Focusing on whether a football player takes a knee or the president chooses to tweet about it misses a point.
Our country is absorbed in partisan controversy, and the media plays right along.
Kneel to fight for social justice? That's freedom of speech.
Stand to recognize the people who have given their lives to keep us safe? That's freedom of speech.
But what about free speech during the most important political dialogue between candidates and the American people ... the presidential debates?
For nearly five years, my legal team and I have been at the front of an anti-trust lawsuit against the Commission on Presidential Debates (CPD). What few Americans know is that the CPD is actually a partnership between the Democratic and Republican Parties, and that is why despite 76% of voters wanting to hear a third voice in the 2016 debates, the rules were designed to exclude candidates like myself.
Read my original 2012 complaint here.
But this case is not about me. The CPD has been excluding independent and third-party voices from the presidential debates for two decades.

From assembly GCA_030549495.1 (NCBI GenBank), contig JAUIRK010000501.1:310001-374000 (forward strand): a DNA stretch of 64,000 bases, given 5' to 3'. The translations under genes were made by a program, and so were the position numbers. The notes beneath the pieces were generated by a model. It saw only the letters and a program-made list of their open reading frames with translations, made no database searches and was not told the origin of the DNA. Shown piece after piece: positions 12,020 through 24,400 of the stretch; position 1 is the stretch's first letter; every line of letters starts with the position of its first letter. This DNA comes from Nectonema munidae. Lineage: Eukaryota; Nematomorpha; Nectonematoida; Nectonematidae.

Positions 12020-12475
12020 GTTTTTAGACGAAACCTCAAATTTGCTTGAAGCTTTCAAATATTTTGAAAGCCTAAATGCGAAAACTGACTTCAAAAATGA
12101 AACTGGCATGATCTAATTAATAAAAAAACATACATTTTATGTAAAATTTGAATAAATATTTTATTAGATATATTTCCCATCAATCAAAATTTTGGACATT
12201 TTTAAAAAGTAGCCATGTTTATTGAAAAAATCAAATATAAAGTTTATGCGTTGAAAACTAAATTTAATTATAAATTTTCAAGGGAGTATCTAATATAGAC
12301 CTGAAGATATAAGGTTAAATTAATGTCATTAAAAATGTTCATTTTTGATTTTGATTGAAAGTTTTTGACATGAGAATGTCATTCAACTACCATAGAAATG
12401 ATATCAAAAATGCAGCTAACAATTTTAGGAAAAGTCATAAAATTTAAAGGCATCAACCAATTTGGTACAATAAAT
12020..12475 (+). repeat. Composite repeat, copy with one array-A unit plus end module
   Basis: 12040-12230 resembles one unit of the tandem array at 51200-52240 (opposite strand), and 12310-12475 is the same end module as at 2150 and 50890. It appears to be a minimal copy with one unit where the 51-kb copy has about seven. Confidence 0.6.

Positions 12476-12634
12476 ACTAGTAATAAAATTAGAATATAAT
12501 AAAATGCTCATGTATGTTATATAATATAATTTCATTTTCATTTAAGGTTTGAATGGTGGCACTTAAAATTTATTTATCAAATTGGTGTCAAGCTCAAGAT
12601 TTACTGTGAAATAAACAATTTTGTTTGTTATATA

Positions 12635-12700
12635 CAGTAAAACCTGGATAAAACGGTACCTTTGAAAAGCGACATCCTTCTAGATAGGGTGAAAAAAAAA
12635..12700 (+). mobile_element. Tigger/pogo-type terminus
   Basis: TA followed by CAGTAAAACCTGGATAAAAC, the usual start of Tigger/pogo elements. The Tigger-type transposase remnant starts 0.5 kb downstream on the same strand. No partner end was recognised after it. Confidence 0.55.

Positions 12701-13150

That's why, one month from now, I will be on the steps of the Supreme Court, calling for the justices to put an end to the Republican-Democratic monopoly that controls the presidential debates every four years.
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Football players have First Amendment rights, and every right to exercise them. The president has every right to tweet.
But one thing is clear: there should be at least as much opportunity for free speech at the presidential debates as there is at a football game.
Imagine the substance we could talk about!
All of these issues get stuck in a two-sided conversation meant to divide us.
So, while the “taking a knee” war rages on Twitter and the football field, North Korea is literally declaring war, the U.S. Senate is once again failing to do anything about a health care catastrophe, and millions of American citizens in Puerto Rico and the Virgin Islands are dealing with natural disasters of historic proportion.
This week is a perfect demonstration of the fact that the politics of division are simply too tempting when two worn-out parties control the conversation and exclude everyone else.
Americans get it. We know what our priorities should be. But the Commission on Presidential Debates won’t let anyone on the stage who might offer a different approach. That’s why I am going to Washington, DC on October 26.